Spokane Veterans Memorial Arena

Over the next several days, as the Washington’s small schools take to the Spokane Arena to compete in the WIAA Hardwood Classic state finals, we will all read the stories of success. We will all see the point totals and stat lines. Storylines will be drawn about standout athletes and teams.

Stories are already in the making about star athletes.

Two days ago, the Spokesman-Review reported on Brock Ravet, a Kittitas senior who has signed to play with the Gonzaga Bulldogs next year.

More local stories will reveal themselves.

Tribal Tribune reporter Shane Moses will be in attendance to cover Colville tribal athletes.

Today, Moses will cover the Inchelium girls against Sunnyside Christian at 9 a.m.

He will cover Colville tribal member Celisha Ralston and the Taholah girls against Selkirk at 10:30 a.m.

At 2 p.m., Moses will cover the Lake Roosevelt boys against Liberty (Spangle).

Every player stepping onto either of the two courts this weekend has put in countless hours and undeniable dedication to get their team to the Arena. The same is true for the coaches and often for the parents as well.

The dedication and hard work will be seen in each of the faces of both the victorious and the defeated: in the athletes, the coaches and the parents.

Immediately at the finish of the games, when Moses turns his camera to the stands or to the bench, the photographs will offer a glimpse into those stories that can’t be told with a simple stat line and quote.

In some cases, the parents might not be there - not every athlete has that story.

This week we received a call from Colville tribal elder Joan Sammaripa. She reminded us of the unique challenges that some of our local athletes face, and she told us a story that will be even harder to see at State B – that’s the story of the challenges that are hard for young people to talk about.

“A lot of people don’t even look at the little challenges facing our children, because they don’t even think of that. I struggled in the beginning,” said Sammaripa. “But today, I look at those kids and I worry about them. That story needs to be told for all of our people to witness, to understand that not everybody who lives in a household has everything.”

It’s about basketball, yes; it’s about community, yes; but it’s also about seeing the kids succeed in the face of unknown and often silent conflicts – poverty, young people having to plan their own meals, young people going hungry at night, depression, addiction, young people having to plan their own travel home after late practices, limited parental support.  The list continues and is as various as any of us can imagine.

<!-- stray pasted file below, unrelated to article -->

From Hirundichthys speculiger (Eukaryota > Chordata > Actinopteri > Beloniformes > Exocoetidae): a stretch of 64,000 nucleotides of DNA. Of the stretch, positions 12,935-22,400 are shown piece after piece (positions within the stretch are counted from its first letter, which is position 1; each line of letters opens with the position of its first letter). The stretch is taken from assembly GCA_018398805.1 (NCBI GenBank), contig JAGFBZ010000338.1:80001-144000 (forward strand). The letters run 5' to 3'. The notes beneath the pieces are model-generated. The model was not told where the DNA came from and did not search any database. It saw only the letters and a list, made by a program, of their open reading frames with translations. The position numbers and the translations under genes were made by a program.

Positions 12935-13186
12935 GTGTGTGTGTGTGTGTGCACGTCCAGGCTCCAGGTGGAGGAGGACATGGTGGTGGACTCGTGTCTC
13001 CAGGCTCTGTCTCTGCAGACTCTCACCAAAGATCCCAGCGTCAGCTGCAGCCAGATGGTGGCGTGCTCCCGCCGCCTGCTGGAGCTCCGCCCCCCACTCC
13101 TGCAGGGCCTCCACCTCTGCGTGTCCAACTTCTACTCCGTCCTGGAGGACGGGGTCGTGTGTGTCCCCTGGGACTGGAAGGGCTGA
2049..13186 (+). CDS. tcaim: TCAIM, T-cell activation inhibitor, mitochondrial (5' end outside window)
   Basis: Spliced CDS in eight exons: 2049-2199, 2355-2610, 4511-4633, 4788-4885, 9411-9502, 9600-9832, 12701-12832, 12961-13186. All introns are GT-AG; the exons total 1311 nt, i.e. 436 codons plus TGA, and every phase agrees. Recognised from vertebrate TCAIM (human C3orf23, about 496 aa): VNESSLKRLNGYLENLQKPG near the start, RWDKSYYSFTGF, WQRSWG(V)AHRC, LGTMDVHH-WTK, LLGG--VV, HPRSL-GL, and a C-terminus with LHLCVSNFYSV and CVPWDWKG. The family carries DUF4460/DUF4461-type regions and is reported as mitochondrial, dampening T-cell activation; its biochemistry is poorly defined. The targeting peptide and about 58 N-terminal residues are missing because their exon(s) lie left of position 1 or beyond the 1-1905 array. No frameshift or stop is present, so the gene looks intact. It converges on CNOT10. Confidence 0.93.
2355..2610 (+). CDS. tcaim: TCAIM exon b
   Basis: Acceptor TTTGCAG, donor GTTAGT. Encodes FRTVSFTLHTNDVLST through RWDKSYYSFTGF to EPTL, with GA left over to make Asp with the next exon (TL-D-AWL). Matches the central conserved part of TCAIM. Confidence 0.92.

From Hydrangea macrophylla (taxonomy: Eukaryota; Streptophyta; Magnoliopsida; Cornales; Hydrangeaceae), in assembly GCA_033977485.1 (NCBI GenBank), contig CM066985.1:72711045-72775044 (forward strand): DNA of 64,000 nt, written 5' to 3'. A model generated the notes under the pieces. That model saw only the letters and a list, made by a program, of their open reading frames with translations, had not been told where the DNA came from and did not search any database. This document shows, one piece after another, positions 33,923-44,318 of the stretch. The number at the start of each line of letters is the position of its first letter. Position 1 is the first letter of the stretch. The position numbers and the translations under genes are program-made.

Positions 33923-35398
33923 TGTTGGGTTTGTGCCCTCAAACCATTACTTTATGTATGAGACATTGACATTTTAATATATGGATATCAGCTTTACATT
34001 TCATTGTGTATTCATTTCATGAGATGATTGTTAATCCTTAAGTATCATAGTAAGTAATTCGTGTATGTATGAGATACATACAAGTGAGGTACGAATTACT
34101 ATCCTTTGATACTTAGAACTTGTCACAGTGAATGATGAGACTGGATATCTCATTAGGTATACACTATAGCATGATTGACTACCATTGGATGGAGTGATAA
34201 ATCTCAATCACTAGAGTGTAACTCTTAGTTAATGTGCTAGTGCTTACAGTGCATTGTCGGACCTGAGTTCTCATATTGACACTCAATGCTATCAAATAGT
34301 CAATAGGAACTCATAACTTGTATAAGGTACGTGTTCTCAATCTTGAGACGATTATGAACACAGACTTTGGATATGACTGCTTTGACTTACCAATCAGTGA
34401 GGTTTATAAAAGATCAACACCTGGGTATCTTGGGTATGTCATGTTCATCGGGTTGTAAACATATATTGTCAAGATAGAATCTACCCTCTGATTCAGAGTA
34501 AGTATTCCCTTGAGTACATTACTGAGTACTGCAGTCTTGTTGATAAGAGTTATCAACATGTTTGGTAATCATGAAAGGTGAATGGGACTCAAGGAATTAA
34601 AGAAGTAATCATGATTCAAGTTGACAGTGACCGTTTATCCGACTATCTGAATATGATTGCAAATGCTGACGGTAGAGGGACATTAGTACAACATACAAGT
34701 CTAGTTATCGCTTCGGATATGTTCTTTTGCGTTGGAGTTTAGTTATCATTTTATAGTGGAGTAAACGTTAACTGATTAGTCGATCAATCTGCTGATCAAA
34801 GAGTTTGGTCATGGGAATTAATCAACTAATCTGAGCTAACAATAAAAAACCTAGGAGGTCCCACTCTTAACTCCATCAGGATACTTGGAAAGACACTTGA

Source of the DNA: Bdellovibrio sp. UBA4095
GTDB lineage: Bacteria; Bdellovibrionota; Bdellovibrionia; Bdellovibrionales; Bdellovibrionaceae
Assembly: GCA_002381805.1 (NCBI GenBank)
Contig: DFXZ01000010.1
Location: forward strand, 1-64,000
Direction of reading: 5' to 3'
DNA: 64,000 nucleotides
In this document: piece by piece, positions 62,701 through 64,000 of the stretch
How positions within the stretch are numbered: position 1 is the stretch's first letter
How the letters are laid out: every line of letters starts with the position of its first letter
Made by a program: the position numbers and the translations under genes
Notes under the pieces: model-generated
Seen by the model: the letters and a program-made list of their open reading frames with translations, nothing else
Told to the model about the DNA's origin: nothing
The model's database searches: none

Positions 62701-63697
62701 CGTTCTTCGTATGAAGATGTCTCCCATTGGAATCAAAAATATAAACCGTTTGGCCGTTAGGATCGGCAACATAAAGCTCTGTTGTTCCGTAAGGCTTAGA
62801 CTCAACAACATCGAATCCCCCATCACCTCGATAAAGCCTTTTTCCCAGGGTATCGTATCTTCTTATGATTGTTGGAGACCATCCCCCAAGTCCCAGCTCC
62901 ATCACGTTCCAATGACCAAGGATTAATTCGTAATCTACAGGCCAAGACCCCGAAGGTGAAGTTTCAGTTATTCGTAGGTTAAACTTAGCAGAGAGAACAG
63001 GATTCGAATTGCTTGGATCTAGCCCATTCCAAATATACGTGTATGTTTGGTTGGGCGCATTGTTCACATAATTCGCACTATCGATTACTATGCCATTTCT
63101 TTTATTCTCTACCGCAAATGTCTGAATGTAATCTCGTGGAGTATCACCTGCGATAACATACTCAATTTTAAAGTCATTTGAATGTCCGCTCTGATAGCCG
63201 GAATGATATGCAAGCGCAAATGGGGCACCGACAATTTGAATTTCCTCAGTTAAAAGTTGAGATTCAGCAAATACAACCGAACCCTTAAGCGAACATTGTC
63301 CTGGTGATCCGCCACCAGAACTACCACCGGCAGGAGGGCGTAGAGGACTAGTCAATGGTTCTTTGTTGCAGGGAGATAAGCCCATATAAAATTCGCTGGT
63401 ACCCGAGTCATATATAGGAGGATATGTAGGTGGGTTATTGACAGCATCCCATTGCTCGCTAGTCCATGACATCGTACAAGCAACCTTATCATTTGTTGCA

For the Lake Roosevelt athletes, Sammaripa is one example of the community helping these kids through their individual challenges.

“I stay on top of it just for the kids out there that don’t have that worrying parent,” said Sammaripa. “Then I communicate with the parents. I know everybody here in Nespelem. When it comes to sports a lot of those parents come to me for help, because they’re even too embarrassed to try to figure out how to help their kids.”

Last year, Sammaripa helped nine different high school athletes raise close to $900 apiece through different fundraisers.

“I just wish one student would come forward [to tell that story]. A lot of them get embarrassed, and think, ‘I just want to forget it.’ Most kids, by the time they get to their senior year, I keep pushing them to go to college. There are Indian colleges that they can go to that they can excel in. A lot of people don’t talk to our Indian students about continuing on … That’s one of my biggest things: Keep them going so they get educated and move out of where they are at,” said Sammaripa.

Let’s all keep an understanding of those challenges in mind, and let’s not dwell in the glorification of tragedy. Tragedy does not define the tribal community. After all, though it's important to know the challenges exist, it is equally important to know those stories are the exception.

Let's all keep in mind all these athletes have achieved something incredible in getting to the Arena. Ultimately, the story is about finding an intangible skill that will help these young people through the rest of their lives. We can all find pride in that and in those stories, and we can all understand that when we tell these athletes good job, it might mean more than just that.

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